The broker also seeks affirmance of the dismissal of Premier's claim on grounds other than the statute of limitations. We find no merit in these. The expiration of the brokerage contract in 1972 did not discharge the broker's obligation to indemnify Premier for the loss arising from illegal sales made while the contract was in effect. South Carolina Electric & Gas Co. v. Utilities Construction Co., 244 S.C. 79, 90-92, 135 S.E.2d 613, 618-19 (1964). Premier's payment without the compulsion of a judgment affords the broker no defense. It simply places on Premier the burden of showing that the settlement was reasonable. Pritchard v. Norfolk Southern Ry., 166 N.C. 532, 537, 82 S.E. 875, 877 (1914). Nor is Premier's claim barred by the absence of formal notice to the broker that Premier was required to rescind the sales to North Carolina residents. Although no North Carolina precedent dealing with precisely this issue has been called to our attention, we believe that the state's Supreme Court would adhere to the general rule that notice is unnecessary unless the contract of indemnity requires it. See Pritchard v. Norfolk Southern Ry., 166 N.C. 532, 82 S.E. 875 (1914) (by implication); cf. Boston & Maine R. R. v. Bethlehem Steel Co., 311 F.2d 847, 849 (1st Cir. 1963).
There remain, however, the issues raised by the evidence concerning Premier's contemporaneous knowledge that the sales were illegal. The broker's president testified that orders were taken for several of these sales in early July at the direction of Premier's president. The buyer's checks were dated and the transactions were entered on Premier's books some weeks after the sales orders. The broker testified that Premier was aware that these sales had been solicited before receipt of the Deputy Secretary's letter. He insisted that Premier nevertheless approved them and indicated that a limited number of similar transactions would also be approved. He explained that he completed the sales in North Carolina because he relied on Premier's assurances, which he understood to be based on the advice of its legal counsel.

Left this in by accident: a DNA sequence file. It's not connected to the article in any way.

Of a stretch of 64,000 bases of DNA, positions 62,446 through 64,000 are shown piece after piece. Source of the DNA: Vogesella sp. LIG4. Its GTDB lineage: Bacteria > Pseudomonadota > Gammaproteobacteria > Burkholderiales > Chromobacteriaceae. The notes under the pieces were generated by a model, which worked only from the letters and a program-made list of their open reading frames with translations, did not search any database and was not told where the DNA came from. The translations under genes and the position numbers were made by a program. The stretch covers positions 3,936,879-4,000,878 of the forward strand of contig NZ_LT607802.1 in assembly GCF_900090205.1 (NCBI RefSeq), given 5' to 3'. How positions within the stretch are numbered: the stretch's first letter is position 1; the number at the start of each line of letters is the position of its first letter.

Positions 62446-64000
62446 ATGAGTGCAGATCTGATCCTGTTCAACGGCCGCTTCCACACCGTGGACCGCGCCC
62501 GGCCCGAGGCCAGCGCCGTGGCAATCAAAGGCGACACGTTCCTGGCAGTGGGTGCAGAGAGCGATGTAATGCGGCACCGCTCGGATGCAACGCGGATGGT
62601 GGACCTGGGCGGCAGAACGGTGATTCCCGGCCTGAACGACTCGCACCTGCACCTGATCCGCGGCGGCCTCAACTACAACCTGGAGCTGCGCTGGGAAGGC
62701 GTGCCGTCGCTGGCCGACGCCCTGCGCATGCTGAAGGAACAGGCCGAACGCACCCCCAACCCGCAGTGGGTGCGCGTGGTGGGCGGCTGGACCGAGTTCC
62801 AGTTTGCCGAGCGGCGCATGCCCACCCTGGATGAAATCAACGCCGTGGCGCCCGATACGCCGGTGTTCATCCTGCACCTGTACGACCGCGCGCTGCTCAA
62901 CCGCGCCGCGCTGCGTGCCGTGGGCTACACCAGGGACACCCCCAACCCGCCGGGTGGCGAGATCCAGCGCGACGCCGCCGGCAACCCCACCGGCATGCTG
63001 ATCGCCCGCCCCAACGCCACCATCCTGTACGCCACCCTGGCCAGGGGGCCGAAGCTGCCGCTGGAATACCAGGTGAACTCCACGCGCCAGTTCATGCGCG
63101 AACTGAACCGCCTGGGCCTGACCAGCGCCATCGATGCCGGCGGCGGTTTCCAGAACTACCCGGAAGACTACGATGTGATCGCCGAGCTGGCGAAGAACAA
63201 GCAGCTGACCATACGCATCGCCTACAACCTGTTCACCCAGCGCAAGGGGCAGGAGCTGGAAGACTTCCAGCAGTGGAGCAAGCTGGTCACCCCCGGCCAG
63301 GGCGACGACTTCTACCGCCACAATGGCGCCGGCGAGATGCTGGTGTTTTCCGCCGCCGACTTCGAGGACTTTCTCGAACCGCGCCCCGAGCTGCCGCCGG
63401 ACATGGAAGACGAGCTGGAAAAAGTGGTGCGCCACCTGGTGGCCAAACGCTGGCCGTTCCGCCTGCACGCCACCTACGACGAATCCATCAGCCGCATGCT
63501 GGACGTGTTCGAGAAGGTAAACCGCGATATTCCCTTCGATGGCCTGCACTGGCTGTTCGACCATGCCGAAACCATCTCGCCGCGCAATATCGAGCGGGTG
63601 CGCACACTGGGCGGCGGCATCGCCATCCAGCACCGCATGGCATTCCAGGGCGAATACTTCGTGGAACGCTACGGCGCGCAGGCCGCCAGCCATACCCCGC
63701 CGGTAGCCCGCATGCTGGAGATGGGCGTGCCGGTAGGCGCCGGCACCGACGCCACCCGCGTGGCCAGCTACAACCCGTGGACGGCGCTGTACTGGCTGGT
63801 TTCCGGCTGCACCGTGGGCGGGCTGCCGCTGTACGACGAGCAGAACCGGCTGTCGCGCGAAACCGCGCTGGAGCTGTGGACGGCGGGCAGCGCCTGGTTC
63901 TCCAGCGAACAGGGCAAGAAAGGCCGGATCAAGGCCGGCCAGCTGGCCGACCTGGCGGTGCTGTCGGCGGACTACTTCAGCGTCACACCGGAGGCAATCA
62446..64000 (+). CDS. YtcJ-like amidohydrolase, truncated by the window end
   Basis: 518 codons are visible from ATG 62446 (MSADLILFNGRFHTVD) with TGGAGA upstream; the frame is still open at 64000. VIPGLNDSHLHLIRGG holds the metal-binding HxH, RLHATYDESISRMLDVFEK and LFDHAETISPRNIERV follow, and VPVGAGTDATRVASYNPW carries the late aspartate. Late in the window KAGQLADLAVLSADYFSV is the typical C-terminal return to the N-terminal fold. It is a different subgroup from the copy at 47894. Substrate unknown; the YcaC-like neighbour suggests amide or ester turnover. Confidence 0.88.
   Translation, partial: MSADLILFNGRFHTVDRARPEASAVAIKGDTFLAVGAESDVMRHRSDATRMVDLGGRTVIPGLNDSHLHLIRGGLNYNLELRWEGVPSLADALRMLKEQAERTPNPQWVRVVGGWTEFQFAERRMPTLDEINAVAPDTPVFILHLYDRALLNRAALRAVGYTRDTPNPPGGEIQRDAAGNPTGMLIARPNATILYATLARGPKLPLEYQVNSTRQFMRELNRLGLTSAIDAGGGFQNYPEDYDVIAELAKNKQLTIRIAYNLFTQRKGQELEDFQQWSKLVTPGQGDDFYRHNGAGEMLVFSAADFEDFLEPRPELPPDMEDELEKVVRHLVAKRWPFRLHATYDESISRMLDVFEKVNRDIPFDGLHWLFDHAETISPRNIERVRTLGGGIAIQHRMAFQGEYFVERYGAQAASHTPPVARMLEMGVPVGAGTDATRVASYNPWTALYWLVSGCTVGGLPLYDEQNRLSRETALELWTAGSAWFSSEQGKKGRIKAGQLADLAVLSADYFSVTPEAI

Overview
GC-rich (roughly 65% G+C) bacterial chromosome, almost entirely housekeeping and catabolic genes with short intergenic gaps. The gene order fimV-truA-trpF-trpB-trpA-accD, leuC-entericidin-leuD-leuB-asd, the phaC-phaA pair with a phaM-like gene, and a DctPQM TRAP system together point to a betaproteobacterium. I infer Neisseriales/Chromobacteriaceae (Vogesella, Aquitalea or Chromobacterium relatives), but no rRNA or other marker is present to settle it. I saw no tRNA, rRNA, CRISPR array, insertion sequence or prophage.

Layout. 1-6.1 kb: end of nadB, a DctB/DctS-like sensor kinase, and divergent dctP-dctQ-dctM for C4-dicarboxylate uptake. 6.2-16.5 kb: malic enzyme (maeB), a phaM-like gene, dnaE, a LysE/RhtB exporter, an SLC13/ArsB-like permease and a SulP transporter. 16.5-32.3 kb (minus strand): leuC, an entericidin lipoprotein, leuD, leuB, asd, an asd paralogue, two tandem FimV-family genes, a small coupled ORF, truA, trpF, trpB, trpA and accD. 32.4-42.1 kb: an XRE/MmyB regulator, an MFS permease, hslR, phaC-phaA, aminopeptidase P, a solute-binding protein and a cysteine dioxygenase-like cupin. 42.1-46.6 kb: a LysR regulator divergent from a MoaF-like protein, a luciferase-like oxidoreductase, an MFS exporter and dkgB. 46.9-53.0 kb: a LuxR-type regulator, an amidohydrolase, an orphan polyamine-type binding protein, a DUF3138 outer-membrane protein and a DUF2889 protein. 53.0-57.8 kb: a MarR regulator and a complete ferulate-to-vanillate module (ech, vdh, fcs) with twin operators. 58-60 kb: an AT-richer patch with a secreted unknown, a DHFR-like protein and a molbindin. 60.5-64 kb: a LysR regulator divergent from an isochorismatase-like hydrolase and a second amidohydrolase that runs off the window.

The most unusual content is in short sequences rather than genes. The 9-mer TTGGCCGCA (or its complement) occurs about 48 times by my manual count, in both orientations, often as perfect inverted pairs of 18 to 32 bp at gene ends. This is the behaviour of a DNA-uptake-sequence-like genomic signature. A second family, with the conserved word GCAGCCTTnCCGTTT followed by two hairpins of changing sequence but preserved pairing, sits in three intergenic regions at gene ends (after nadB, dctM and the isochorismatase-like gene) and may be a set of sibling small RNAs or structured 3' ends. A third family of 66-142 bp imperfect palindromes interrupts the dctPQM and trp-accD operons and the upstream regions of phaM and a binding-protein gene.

In contrast, Premier's president testified that he had been assured in the summer of 1971 that the broker could arrange to transact business outside North Carolina with state residents who were interested in Premier's offering. He said that he knew that the broker had made one sale to a North Carolina resident at Premier's facilities in Michigan and that he was not familiar with the details of other sales. He also testified that not until 1975 did he become aware of the broker's illegal sales in the state.
If a jury should find that Premier knowingly participated in these illegal sales, public policy would prohibit enforcement of the indemnity agreement. See Globus v. Law Research Service, Inc., 418 F.2d 1276, 1287-89 (2d Cir. 1969), aff'g 287 F.Supp. 188, 199 (S.D.N.Y.1968) (Globus I). This would not, however, necessarily preclude Premier from recovering contribution against the broker. See N.C.Gen.Stat. § 78A-56 (Cum.Supp.1977);3 Godfrey v. Tidewater Power Co., 223 N.C. 647, 27 S.E.2d 736 (1943); Nebel v. Nebel, 223 N.C. 676, 684-85, 28 S.E.2d 207 (1943); Globus, Inc. v. Law Research Service, Inc., 318 F.Supp. 955 (S.D.N.Y.1970), aff'd, 442 F.2d 1346 (2d Cir. 1971) (Globus II). Because of the conflicting evidence about Premier's knowledge of the locale of the sales, these issues cannot be decided here, and we express no opinion on their merits. On remand they must be addressed by the district court.
The record discloses that Premier loaned the broker $25,000 for which the broker executed its unconditional promissory note dated July 1, 1974, payable in six months. Although the broker executed no formal written pledge, the parties understood that the note would be secured by the broker's future commissions. The evidence, however, does not establish that the parties intended that the broker's failure to earn sufficient commissions to repay the loan would discharge the debt. Therefore, we conclude that Premier was entitled to judgment on the unpaid note. On remand, judgment should be entered in its favor according to the terms of the note.
The judgment of the district court dismissing counts I, I-A, and III of Premier's complaint is vacated, and this case is remanded for further proceedings consistent with this opinion. Premier shall recover its costs.
The district court dismissed the broker's counterclaim for failure of proof. The broker appealed this ruling but later withdrew its appeal
Williston succinctly explains the reason for this rule:
The Statute runs from the time of the breach though no damage occurs until later; and it is no exception that on an obligation to indemnify against loss there must be damage before the statutory period begins, for by the nature of such a contract there is no breach until there is damage.
Williston on Contracts § 2004, at 5641-42 (2d ed. 1938)
N.C.Gen.Stat. § 78A-24 (Repl.Vol.1975) provides in part:
It is unlawful for any person to offer or sell any security in this State unless (i) it is registered under this Chapter . . .
N.C.Gen.Stat. § 78A-56(c) (Cum.Supp.1977) provides in part:
(E)very dealer or salesman who materially aids in the sale (of an unregistered security) . . . (is) also liable jointly and severally with and to the same extent as such person (who offers or sells an unregistered security), unless the person who is so liable sustains the burden of proof that he did not know, and did not act in reckless disregard, of the existence of the facts by reason of which the liability is alleged to exist. There is contribution as in cases of contract among the several persons so liable.